RESEARCH BRIEFING – WEEK IN REVIEW
Excess Deaths in the United States among the worst when compared to similar nations
One measurement of the toll of the covid-19 pandemic is the excess number of deaths from all causes. The term excess deaths refers to the difference between the expected number of deaths estimated from previous data and the observed number of deaths. Excess deaths counts not just the number of deaths attributed to a particular cause (such as SARS-CoV-2, the virus that causes covid-19), but to all causes. This allows epidemiologists to measure the impact of an outbreak even in the absence of adequate testing. However, when deaths from a particular cause of interest closely parallel the number of all cause deaths, as they have in the United States this year, it is highly likely that the excess deaths are simply a better window into the number of fatalities caused by the illness of interest, rather than other causes such as a decrease in medical care for other reasons.
In a previous brief, we discussed an article in the JAMA Internal Medicine that estimated that between March 1 to May 30, 2020 there were 122,000 excess deaths in the United States. In a Research Letter published today, the same authors extend their analysis through July 30. They found 225,530 excess deaths of which 150,541 (67 percent) were directly attributed to covid-19. Heart disease during March and April and complications from dementia during June and July drove the remaining deaths, largely concentrated in areas where the largest covid-19 outbreaks occurred. Most excess deaths were in the Northeast in the spring and in Texas, Florida, and Arizona during the last two months, rather than spread out evenly among the rest of the country where decreases in emergency care were seen, regardless of whether covid-19 surges occurred.
Another Research Letter in the published today reports that an United States all cause excess death rate of 65 more deaths per 100,000 people, approximately 100 times worse than South Korea. The United States has the worst death rate (27 per 100,000) since June 7 of the countries analyzed in the study. The authors note that a perfect comparison between the US and other countries is difficult because the US population is younger but has more chronic medical conditions (diabetes, high blood pressure, heart disease, kidney disease) than other countries. There will soon be enough data to isolate the effect of the most common pre-existing conditions.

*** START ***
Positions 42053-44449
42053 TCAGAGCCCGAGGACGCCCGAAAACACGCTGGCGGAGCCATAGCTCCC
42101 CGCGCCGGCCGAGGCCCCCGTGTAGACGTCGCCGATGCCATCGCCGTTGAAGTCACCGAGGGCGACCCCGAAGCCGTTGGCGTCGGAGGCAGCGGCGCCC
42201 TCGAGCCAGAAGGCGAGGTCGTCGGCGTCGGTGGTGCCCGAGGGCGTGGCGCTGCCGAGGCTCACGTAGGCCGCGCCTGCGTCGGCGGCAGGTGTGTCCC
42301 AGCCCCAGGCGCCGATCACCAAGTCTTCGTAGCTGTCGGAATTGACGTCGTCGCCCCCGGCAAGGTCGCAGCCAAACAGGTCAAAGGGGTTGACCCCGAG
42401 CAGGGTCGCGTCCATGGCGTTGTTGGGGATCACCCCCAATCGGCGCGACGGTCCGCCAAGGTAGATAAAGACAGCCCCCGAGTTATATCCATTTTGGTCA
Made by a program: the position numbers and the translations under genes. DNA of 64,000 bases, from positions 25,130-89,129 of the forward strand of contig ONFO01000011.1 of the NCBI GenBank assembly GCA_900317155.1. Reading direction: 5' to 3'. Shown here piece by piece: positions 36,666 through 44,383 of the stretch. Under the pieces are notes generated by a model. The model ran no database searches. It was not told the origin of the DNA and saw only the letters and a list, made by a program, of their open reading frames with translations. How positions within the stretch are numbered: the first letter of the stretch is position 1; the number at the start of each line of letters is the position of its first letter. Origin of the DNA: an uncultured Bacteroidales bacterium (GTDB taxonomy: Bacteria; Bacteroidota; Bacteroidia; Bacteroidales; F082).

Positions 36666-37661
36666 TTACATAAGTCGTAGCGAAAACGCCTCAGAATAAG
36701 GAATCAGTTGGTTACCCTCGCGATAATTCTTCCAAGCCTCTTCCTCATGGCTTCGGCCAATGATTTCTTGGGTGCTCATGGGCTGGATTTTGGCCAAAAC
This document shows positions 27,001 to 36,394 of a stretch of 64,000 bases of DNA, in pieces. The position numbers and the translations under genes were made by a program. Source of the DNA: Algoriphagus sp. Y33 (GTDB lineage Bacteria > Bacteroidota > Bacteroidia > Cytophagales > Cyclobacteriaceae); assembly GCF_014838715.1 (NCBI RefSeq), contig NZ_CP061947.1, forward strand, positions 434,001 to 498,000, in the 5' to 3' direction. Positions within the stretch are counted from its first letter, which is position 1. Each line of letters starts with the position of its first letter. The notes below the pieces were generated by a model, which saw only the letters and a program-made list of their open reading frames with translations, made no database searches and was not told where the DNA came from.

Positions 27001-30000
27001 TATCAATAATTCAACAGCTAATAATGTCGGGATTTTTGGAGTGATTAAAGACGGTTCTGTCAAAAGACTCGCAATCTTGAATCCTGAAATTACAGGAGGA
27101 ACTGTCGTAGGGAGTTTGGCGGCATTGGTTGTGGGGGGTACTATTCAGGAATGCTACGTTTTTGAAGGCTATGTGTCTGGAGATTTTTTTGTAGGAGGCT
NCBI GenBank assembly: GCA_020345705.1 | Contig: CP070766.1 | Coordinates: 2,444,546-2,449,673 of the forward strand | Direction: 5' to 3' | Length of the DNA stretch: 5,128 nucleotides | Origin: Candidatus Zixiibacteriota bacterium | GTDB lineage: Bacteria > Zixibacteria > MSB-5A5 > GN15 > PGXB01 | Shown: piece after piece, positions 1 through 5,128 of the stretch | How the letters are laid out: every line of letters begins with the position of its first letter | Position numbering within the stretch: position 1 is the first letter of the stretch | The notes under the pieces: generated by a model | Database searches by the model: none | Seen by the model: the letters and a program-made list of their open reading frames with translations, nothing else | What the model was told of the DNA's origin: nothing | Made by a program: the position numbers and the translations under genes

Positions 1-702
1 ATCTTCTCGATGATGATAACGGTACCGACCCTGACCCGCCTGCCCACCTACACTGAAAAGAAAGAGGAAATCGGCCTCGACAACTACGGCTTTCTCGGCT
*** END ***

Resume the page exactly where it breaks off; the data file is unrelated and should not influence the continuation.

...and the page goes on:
Covid-19 has exposed inequities in our healthcare system that reinforce social determinants of health and put entire groups at higher risk of death. We previously remarked on the racial disparities in hospitalizations. The Financial Times columnist Anjana Anhuja labelled covid-19 a syndemic this week (paywall), referring to how the infectivity of the virus may synergize with pre-existing conditions to be especially lethal to certain groups. Pre-existing conditions reflect a combination of genetic predisposition, lifestyle, and, most crucially, social determinants of chronic health that affect health outcomes during acute crises.
These updated analyses suggest that the U.S. is performing more poorly than countries it considers comparably developed and that it continues to underperform. Pre-existing conditions and a lack of preparation may have led to excess death early in the pandemic. Meandering political actions and geographically varying responses to science-based policy may have also prevented effective action. However, neither paper covered here was able to include the increases in cases reported in many European countries that have occurred in the last few weeks. 12 October 2020.
Monoclonal antibody trial halted for safety concern